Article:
Venue News: Quebec City Arena Approved; Orioles Unveil Camden Yards Renovations

Quebec City will have its new arena, now all it needs is a hockey team to occupy it. Quebecor and the city can now justifiably tell the NHL that a new building is definitely on the way – it will have 18,000 seats, it will be situated on the site of a harness racing track near downtown, and construction will begin in mid-September. Given that the city has already approved about $7-million in emergency renovations for the decrepit Colisée, the former home of the Nordiques, there is mounting excitement among hockey fans in the city. On Sunday, Quebec City Mayor Régis Labeaume and Quebecor head Pierre Karl Péladeau put pen to paper on a contract that formalizes a tentative deal reached just over a year ago that will see the media conglomerate take over the management of a $400-million multi-use arena in 2015…

…In celebration of the Baltimore Orioles’ 20th anniversary at Camden Yards, the ballpark will be renovated prior to Opening Day. The short porch in right field has been made a little bit shorter to make it easier for fans to see the field —with four feet of the 25-foot wall replaced by railing— and the picnic area behind center field is being transformed into a more accessible gathering place that includes a new bar and a seating section atop the batter’s eye wall. There also will be new concessions, new flooring and wall coverings throughout the main concourse, a new restaurant, and a canopy added to the B&O Warehouse. The centerpieces of the center field renovation — statues of the Orioles’ six Hall of Famers — will be unveiled on six special dates over the course of the season. The construction-related upgrades were funded with $1.8 million from the Maryland Stadium Authority’s Supplemental Improvements Fund. The statues and a lot more was paid for by the Orioles…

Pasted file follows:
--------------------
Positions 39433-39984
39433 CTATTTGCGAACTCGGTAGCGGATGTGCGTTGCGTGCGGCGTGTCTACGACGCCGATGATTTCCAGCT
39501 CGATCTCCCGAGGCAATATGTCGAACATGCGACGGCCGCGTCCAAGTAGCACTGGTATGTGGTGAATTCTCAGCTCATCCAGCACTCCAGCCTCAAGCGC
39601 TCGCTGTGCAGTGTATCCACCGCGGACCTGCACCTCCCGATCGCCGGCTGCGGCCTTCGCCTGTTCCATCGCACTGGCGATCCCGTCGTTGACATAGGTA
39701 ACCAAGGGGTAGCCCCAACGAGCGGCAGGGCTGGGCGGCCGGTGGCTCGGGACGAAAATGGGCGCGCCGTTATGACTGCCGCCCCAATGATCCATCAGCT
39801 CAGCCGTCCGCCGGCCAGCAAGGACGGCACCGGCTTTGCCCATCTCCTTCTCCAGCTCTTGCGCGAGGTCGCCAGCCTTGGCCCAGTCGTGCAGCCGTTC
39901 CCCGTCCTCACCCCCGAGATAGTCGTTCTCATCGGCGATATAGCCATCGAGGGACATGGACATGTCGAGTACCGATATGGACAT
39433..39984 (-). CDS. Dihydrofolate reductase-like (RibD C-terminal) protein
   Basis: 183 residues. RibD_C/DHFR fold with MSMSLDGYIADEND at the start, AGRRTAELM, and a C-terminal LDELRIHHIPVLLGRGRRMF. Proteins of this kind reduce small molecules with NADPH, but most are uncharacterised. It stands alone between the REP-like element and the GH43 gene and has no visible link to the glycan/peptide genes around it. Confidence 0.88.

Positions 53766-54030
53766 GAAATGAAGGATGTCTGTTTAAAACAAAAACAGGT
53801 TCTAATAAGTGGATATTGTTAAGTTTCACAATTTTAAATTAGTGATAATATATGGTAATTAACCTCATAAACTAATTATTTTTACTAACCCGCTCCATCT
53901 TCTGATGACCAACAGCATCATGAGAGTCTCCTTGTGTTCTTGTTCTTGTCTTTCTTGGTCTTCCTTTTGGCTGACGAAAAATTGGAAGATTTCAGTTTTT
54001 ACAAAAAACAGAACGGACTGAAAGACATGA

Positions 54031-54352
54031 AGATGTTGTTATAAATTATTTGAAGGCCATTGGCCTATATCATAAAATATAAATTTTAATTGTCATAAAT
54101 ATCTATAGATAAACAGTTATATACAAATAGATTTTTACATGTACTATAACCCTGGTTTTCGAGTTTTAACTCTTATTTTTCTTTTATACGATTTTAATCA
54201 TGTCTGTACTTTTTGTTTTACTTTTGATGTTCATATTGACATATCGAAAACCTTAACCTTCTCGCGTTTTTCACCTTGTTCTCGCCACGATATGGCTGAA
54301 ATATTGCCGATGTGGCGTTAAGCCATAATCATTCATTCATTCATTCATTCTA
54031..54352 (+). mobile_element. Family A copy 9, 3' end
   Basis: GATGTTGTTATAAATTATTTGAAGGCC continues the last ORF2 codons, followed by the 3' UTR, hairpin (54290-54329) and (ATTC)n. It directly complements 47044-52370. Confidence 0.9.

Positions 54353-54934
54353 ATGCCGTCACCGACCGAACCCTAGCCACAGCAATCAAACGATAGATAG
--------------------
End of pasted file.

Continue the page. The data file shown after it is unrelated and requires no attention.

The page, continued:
…The Vikings stadium bill, stalled for nearly two weeks at the Capitol, got a new push Monday when Minneapolis Mayor R.T. Rybak said he’d lined up a city council majority in support of the $975 million plan to rebuild on the site of the Metrodome. Opposition on the Minneapolis City Council had been a major stumbling block for stadium supporters, and Rybak’s announcement threw the issue back into the lap of state legislators who have been reluctant to embrace it. A Senate committee tabled the bill earlier this month when it appeared on the verge of getting voted down, but a key House committee chairman said Monday that he hoped to give the bill its first House hearing before the week is out…

…The Amway Arena in Orlando was the stage for its own final act early Sunday as 600 pounds of explosives turned the stadium into a pile of dust. Known as the “O-Rena,” the former home of the Orlando Magic opened 23 years ago and heard the last cheers at 7:30 a.m. The 367,000-square-foot Amway Arena was first called the Orlando Arena when it opened in January 1989. The area was the host for the NBA Finals in 1995, which the Magic lost to the Houston Rockets, and 2009, where the Magic lost to the Los Angeles Lakers. The city of Orlando plans to covert the area into what it calls a Creative Village, a 68-acre development to advance high-tech companies. The Magic now play in the Amway Center, which opened in September 2010.


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